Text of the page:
x Abu Dhabi, UAETuesday 25 July 2017

The games babies play

Toys and playtime are about more than materialist desires. They can shape the way a child develops.

It’s a tried and true Christmas cliché: parents spend hundreds of dirhams on presents and, after eagerly unwrapping the gifts, the children end up playing amid the boxes. PrimaryPicture

At Dh14.95 for a set of 17, Pruta is a bargain. Besides keeping food fresh for days, these plastic boxes from Ikea make excellent playthings. Astrid is fixated on them. She spends hours pushing the different-sized containers through the bars of her cot, chewing the lids and toppling towers made from them.

Nothing can surpass the lure of these simple boxes. Perhaps it is their Swedish design. They have ousted all rivals. The jangling duck lies abandoned in the corner. The noisy, flashing car sits silent and motionless, gathering a patina of dust.

Astrid’s behaviour confirms a Christmas cliché. Parents queue for hours, spend hundreds of dirhams on presents and, after eagerly unwrapping the gifts, the children end up playing amid the boxes.

It is odd, particularly when most toys claim to be designed by experts. Everybody knows a wooden spoon or a cardboard box will keep a child just as happy as the latest toy. Everyone except, it seems, toy manufacturers.

Like fast-food chains, toy manufacturers are driven by sales rather than long-term satisfaction. They serve up the toy equivalent of Big Macs: products lacking in nourishment, whose satisfaction evaporates quickly, leaving nothing but longing for another product. No wonder, when you consider the market for toys in the European Union in 2008 was worth €14.2 billion (Dh78 billion).

The market has had a long time to reach this point. Toys are almost as old as civilisation. The earliest examples are human and animal figures found in excavations in Sumer – home of the earliest known civilisation – which date back to 2,600BC. The earliest written reference to toys is in a Greek text from around 500BC that mentions a yo-yo. Play is a primal activity. But as the anthropologist Edward Norbeck observed: “Various cultures lack a generic term for play, and lack the concept of work and play in binary opposition.”


Keeping play fluid, amorphous and fleet-footed is a fine idea. Once play is pinned down, parcelled and gift wrapped with a bow, it can be sold. We have reached new levels in this commodification of play. Toys are sold to parents as a representation of an expression of love and they are sold to children as a wild parade of seemingly endless novelty. It is a win-win situation – for the toy companies, at least.

Toys are about more than materialist desires. In Out of the Garden: Toys and Children’s Culture in the Age of TV Marketing, Stephen Kline questions the “common belief that the family and school are the main agencies of socialisation”. Toys, he argues, significantly shape our behaviour as we grow up.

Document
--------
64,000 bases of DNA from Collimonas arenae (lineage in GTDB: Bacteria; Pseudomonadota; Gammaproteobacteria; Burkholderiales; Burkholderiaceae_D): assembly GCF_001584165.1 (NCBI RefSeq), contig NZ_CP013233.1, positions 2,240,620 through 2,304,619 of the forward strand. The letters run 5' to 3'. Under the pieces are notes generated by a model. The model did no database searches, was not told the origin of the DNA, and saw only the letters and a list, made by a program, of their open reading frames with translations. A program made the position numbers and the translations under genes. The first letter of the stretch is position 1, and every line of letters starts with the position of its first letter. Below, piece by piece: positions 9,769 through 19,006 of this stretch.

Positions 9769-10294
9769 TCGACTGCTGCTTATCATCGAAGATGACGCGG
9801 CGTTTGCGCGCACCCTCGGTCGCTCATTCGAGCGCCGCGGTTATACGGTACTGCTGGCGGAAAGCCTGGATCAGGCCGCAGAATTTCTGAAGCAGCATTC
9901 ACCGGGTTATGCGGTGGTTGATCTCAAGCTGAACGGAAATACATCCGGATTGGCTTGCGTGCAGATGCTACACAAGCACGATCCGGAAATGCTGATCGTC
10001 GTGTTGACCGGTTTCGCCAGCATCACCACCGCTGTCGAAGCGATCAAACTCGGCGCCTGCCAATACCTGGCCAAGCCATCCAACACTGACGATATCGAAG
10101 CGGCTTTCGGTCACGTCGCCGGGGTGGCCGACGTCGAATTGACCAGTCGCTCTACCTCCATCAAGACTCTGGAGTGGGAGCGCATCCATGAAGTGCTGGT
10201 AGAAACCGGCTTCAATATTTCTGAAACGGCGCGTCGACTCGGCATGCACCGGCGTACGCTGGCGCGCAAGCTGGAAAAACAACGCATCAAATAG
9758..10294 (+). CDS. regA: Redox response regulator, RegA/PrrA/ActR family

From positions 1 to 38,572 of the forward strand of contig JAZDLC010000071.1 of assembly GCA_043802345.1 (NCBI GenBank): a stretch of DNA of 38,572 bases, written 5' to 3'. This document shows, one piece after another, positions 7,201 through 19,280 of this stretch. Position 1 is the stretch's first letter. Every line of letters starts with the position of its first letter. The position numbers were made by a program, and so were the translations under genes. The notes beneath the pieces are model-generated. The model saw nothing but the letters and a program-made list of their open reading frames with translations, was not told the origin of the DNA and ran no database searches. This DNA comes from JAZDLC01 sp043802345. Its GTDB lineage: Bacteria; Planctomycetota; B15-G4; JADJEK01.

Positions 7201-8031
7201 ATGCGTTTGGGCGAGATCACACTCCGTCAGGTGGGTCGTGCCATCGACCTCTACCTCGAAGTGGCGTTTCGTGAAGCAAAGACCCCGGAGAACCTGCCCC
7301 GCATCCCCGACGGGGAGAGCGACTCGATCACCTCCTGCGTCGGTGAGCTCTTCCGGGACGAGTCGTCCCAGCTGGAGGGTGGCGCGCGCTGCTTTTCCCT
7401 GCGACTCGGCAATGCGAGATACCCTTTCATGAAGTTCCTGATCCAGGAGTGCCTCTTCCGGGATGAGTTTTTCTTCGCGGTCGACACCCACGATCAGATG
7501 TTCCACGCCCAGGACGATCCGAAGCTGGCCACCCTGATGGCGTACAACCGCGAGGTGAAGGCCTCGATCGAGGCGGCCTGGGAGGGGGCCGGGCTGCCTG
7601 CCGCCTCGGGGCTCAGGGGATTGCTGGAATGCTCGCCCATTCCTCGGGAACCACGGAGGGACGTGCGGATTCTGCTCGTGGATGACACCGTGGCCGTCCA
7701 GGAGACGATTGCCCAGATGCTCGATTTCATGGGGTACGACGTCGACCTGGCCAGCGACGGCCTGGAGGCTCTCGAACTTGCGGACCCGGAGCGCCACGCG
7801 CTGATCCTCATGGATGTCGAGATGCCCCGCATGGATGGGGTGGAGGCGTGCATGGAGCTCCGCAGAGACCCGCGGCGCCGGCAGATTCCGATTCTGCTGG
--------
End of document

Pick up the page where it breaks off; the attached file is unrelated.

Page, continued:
Iran’s judiciary agrees. In 2006 it cracked down on Barbie, the blond-haired doll first manufactured in the United States. Officials raided toy shops, stuck black tape over exposed plastic parts and confiscated stocks from toy sellers. A few years earlier, Sara and Dara – Iranian versions of Barbie and Ken – were launched to counteract the so-called cultural invasion. These actions reveal a genuine fear about how playing with toys can affect children in significant ways.

Perhaps it is paranoid bluster, but not necessarily. Since the 1960s, the world has been recreating itself through toys. It began with Scalextrix and Lego and moved on to Nintendo and Sega. More and more toys have become a simulacrum of the world. They are miniature prototypes of the cornucopia of adult life. It is easy to forget that toys can shape the world as well as mirror it.

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Gina Ford lies in tatters by the bed. Scraps of torn pages are scattered on the floor. Astrid is trying to stuff page 125 – “routines for the first year” – in to her mouth. She shouts out, smiles and claps her hands.

It is a significant moment. It is the first time that The New Contented Little Baby Book has led to such contentment in Astrid’s life.

The book’s routines profess to be “the secret to calm and confident parenting”, but we have found them to be too strict and restrictive.

Astrid rips out another page. I glimpse some words on the paper – “place your semi-drowsy baby in a darkened room…” She starts to chew the fragment. Most of the time, the book’s descriptions seem to bear little resemblance to our baby.

That’s OK. Different approaches work for different parents and babies.

Usually I’d step in and stop the destruction, but as Astrid laughs and reaches for another page, I have no urge to stop her.